Five myths about sun protection

Updated 5 Aug 2021.

Sun protection

Australia has one of the highest rates of skin cancer in the world1This is largely due to our proximity to the equator, a largely fair-skinned population, and our love of the great outdoors.

Fortunately, being SunSmart is a simple way to reduce your risk of developing skin cancer

The free SunSmart app tells you exactly when the UV level is 3 or above and can send you an alert to remind you when sun protection times start. It also tells you the forecast maximum UV for the day.

To help make sure you're well protected all year round, our SunSmart team has debunked five sun protection myths.

MYTH 1: Sun damage is not possible on windy, cloudy or cool days.

FALSE You can get sun damage on windy, cloudy and cool days. Sun damage is caused by ultraviolet (UV) radiation, not temperature. A cool or overcast day in summer can have similar UV levels to a warm, sunny day. If it's windy and you get a red face, it's likely to be sunburn. There's no such thing as ‘windburn'.

MYTH 2: Sunscreen is not necessary when using cosmetics with SPF.

FALSE Unless cosmetics are labelled with an SPF 30 or higher rating, you should wear additional sunscreen under your makeup if you're going to be in the sun for an extended period. For longer periods of time in the sun, use a separate sunscreen and reapply it every two hours - not just once in the morning. Be aware that most cosmetic products offer either no protection or protection that is much lower than the recommended SPF 30.

MYTH 3: You can't get burnt in the car through a window.

FALSE You can get burnt through a car window. Untinted glass commonly used in car side windows reduces, but does not completely block, transmission of UV radiation. This means you can still get burnt if you spend a long time in the car next to an untinted side window when the UV is high.

More commonly, people are burnt in cars with the windows down, where they can be exposed to high levels of UV radiation.

MYTH 4: A fake tan darkens the skin, protecting the skin from the sun.

FALSE Fake tanning lotion does not improve your body's ability to protect itself from the sun, so you will still need sun protection. Some fake tans have an SPF rating but this should not be relied on for continued protection.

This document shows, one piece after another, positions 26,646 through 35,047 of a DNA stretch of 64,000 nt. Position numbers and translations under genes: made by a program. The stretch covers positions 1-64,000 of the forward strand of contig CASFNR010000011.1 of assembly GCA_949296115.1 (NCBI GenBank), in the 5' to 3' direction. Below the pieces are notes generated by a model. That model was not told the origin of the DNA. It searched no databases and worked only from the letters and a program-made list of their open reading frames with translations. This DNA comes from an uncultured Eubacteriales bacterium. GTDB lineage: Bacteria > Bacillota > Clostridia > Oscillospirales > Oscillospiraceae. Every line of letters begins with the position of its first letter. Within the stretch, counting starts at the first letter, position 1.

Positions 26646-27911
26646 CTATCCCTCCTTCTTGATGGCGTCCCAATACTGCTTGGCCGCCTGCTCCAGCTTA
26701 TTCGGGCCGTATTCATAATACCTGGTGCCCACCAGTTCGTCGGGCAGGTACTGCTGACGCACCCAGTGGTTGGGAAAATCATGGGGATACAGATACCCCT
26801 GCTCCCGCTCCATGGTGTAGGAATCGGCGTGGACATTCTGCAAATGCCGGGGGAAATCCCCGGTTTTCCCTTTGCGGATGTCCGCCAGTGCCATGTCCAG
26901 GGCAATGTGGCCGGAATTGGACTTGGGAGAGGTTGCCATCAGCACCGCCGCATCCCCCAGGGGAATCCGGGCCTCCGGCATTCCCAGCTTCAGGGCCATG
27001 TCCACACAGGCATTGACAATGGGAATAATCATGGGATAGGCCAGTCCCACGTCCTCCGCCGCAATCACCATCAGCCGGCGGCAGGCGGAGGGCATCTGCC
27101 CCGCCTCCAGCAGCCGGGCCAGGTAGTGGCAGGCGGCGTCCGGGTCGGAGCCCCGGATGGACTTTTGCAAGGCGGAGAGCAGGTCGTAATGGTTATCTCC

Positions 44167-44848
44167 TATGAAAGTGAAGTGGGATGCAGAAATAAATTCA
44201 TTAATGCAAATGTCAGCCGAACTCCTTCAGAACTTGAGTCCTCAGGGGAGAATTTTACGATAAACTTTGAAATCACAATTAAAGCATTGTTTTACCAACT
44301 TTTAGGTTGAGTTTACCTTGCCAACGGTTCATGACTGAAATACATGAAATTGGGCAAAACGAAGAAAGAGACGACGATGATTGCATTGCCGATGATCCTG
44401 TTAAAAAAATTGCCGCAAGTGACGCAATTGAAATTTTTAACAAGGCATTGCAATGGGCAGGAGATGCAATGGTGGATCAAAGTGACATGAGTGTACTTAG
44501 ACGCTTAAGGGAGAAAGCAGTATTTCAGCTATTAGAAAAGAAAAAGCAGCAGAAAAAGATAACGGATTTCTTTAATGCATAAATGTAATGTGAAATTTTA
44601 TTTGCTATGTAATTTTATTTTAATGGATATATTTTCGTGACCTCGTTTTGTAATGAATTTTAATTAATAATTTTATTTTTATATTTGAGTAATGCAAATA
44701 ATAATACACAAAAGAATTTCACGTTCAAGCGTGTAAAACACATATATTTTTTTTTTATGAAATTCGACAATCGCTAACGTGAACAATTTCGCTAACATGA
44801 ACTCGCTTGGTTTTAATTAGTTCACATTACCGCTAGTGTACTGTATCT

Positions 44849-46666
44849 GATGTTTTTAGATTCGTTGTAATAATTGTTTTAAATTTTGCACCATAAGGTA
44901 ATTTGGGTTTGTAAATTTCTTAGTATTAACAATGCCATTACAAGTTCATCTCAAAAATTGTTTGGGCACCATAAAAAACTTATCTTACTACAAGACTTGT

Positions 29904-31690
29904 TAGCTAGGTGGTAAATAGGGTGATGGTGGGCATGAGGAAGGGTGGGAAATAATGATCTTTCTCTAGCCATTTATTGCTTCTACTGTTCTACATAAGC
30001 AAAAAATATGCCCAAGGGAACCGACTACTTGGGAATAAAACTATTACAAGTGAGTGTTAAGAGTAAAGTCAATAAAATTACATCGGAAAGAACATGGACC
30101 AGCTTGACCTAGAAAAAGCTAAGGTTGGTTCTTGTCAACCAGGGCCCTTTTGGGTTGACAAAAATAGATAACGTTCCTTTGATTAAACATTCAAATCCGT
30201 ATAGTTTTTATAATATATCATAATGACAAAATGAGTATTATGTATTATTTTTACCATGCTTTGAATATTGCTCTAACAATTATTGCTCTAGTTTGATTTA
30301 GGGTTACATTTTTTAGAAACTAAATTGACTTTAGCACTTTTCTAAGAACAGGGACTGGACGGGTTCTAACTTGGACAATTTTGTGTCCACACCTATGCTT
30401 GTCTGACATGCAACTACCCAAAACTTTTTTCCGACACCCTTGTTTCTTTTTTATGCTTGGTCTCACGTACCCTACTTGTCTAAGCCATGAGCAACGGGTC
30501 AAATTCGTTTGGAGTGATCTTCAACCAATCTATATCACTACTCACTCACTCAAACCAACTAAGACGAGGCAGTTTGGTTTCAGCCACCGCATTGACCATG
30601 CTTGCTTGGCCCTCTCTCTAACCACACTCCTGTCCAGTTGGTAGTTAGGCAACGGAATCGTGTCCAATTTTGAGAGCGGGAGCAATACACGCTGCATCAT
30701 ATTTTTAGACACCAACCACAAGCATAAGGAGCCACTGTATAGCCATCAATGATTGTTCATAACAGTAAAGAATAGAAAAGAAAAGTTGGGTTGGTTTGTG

MYTH 5: You can stay out longer in the sun when you are wearing SPF 50 than you can with SPF 30.

FALSE No sunscreen is a suit of armour and sunscreen should never be used to extend the amount of time you spend in the sun. Though it may sound like there is a big difference, SPF 50 only offers marginally better protection from UVB radiation, which causes sunburn and adds to skin cancer risk. SPF 30 sunscreens filter about 96.7 per cent of UV radiation, SPF 50 sunscreens filter 98 per cent of UV.

We recommend applying a sunscreen that is SPF 30 or higher before heading outside, every two hours, after swimming, sweating, or towel drying.

Key take away: When the UV is 3 or more, make sure to slip, slop, slap, seek and slide!

Did you hear that our sunscreen was voted Australia's Most Trusted sunscreen brand?

Cancer Council WA sunscreen

For the sixth year in a row, our sunscreen has won the Reader's Digest 'Most Trusted Brands' Award for the sunscreen category this year! Protect your skin with our range of broad-spectrum sunscreens, while supporting West Australians impacted by cancer.

For more information about sun protection and skin cancer

1 Ferlay J, Soerjomatram I, Ervik M, Dikshit R, Eser S, Mathers C, Rebelo M, Parkin D, Forman D, Bray F. GLOBOCAN 2012 v1.0, Cancer Incidence and Mortality Worldwide: IARC CancerBase No. 11. IARC, World Health Organisation, 2013.

Found in:  News - 2021 | View all news